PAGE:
Aquaterra Energy showcased its business to the next generation of talented employees at the Choose Your Future Careers Convention last week at the Norfolk Showground.

The Choose your Future events bring together companies within the Energy sector to display the breadth of careers on offer and the various entry routes available to young people.

For companies like Aquaterra Energy, the knowledge that demand for graduate engineers in the UK far exceeds the current supply, is a major concern.  The company acknowledges that there is a skills shortage in East Anglia in relation to high calibre mechanical engineers and other disciplines. Attracting those with the experience required is challenging.

Steve Way, HR Manager at Aquaterra Energy, commented: “Aquaterra Energy works closely with leading education providers, including both the University of Cambridge and the University of East Anglia locally, to support knowledge transfer programmes and encourage engineers to consider careers within the oil and gas industry.  The company already has in place an impressive placement scheme and offers summer placements and one year in industry placements for Mechanical Engineering undergraduates.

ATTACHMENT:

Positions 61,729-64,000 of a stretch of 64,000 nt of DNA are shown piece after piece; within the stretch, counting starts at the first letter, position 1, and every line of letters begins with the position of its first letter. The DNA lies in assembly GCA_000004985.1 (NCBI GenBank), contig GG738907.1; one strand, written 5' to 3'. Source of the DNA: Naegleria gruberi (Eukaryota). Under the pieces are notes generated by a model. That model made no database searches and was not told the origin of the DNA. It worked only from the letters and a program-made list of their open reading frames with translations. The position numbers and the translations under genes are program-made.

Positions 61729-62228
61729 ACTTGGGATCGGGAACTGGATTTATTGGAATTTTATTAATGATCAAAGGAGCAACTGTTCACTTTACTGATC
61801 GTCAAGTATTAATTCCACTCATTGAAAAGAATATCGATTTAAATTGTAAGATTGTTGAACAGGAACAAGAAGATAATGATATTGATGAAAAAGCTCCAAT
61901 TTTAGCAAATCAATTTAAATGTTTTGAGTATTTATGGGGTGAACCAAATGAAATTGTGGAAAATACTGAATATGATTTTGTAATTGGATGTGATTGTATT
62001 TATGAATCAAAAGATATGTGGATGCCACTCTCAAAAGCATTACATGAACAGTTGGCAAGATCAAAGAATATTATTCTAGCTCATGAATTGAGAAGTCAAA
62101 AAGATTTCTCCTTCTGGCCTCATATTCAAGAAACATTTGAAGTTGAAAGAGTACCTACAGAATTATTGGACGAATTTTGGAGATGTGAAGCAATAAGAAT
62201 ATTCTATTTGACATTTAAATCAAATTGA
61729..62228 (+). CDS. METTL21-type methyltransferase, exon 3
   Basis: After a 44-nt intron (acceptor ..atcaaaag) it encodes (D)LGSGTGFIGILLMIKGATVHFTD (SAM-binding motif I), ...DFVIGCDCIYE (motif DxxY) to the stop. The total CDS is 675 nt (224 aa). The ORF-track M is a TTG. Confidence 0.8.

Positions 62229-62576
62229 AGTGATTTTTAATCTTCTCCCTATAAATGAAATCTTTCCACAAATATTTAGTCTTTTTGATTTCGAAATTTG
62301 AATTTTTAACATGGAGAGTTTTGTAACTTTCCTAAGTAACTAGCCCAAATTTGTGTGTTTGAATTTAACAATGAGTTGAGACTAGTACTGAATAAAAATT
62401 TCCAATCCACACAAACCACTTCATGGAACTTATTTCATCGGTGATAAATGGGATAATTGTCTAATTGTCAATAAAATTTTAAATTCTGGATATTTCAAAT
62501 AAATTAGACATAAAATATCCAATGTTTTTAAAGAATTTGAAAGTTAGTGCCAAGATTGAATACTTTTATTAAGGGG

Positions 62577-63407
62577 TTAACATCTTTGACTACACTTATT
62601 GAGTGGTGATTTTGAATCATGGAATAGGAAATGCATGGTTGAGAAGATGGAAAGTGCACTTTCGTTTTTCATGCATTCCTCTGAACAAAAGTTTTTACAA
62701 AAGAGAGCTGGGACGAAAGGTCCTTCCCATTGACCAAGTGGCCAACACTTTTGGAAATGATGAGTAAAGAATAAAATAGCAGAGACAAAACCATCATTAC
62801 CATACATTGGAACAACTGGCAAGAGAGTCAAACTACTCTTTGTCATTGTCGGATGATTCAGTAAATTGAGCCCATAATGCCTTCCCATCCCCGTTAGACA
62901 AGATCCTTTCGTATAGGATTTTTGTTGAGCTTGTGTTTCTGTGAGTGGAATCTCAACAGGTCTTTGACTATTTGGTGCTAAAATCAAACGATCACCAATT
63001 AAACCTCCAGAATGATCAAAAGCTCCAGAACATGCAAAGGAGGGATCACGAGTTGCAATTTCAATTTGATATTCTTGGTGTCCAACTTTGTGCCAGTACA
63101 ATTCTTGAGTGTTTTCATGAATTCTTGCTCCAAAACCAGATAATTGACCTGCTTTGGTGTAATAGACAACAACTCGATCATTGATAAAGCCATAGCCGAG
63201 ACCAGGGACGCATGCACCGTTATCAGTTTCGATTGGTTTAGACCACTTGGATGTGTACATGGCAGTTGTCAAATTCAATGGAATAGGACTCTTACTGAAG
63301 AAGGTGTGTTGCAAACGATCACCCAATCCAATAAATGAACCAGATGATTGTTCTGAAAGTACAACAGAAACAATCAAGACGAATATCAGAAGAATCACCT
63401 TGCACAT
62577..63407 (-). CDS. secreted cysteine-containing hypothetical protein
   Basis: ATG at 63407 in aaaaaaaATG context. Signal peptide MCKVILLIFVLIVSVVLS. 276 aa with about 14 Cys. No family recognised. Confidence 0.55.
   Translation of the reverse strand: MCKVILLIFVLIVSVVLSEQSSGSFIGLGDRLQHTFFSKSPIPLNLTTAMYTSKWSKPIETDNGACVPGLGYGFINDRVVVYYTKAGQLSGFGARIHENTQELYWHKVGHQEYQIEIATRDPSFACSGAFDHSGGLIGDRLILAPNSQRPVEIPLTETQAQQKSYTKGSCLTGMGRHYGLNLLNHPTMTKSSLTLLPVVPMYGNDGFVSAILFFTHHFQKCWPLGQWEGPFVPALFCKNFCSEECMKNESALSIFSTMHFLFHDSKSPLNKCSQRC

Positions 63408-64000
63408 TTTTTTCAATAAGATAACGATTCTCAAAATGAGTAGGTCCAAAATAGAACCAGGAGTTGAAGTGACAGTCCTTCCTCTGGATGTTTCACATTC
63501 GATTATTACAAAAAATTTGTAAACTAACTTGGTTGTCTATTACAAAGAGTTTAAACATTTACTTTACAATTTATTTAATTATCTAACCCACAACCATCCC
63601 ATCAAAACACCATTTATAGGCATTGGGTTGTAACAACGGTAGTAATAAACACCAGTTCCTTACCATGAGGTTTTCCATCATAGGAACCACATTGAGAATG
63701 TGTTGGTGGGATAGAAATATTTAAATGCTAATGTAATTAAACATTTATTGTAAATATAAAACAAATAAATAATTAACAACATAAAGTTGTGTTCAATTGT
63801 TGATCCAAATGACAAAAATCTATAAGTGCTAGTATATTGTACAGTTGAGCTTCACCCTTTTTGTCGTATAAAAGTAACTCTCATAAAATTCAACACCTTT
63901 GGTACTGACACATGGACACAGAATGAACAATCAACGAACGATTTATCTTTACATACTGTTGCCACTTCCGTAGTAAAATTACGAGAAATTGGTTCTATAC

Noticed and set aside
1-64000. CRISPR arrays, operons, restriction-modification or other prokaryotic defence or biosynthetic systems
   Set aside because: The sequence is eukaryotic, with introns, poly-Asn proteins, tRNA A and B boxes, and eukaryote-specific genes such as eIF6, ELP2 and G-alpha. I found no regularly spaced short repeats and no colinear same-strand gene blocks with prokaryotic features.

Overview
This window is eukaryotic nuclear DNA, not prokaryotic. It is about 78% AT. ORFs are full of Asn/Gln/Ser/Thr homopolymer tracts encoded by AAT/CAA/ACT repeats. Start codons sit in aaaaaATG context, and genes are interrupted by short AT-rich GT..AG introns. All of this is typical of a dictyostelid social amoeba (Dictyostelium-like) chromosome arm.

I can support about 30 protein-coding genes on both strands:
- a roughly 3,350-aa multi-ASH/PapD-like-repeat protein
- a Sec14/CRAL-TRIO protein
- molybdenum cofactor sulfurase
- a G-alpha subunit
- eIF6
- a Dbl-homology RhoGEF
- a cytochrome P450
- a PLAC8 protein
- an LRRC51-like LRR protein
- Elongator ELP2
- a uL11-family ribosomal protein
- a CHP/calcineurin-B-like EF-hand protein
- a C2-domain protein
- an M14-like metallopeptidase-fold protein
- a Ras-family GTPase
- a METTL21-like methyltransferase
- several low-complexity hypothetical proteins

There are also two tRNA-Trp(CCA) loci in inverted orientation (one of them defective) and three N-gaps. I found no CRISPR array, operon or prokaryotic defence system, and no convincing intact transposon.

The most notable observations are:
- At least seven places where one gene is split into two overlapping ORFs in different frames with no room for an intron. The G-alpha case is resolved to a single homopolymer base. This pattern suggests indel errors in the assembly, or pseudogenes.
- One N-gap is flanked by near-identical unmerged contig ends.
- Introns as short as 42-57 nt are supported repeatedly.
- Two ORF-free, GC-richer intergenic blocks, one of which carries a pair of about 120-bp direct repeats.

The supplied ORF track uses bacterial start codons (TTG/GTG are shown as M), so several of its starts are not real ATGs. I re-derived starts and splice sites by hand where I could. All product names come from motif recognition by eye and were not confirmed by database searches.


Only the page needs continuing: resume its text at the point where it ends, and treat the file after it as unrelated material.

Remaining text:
“However, we feel that promoting careers in the oil and gas industry needs to be started at a grassroots level.  Schools need to place more emphasis on vital subjects like Physical Sciences in addition to Mathematics and IT as well as developing students’ problem solving skills.  We have created partnerships with some local schools that have a strong Physics led approach, for example the Norwich School in the EES Scheme.

Way added: “Aquaterra Energy is committed to building the skills pipeline and we are currently supporting three engineering apprentices.  There are many things that businesses operating in our industry can do to help attract new talent into the industry including: offering work experience; developing close working relationships with university departments; considering non-engineers for commercial roles and maths graduates for analytical roles; and delivering talks and presentations to secondary school staff and students.”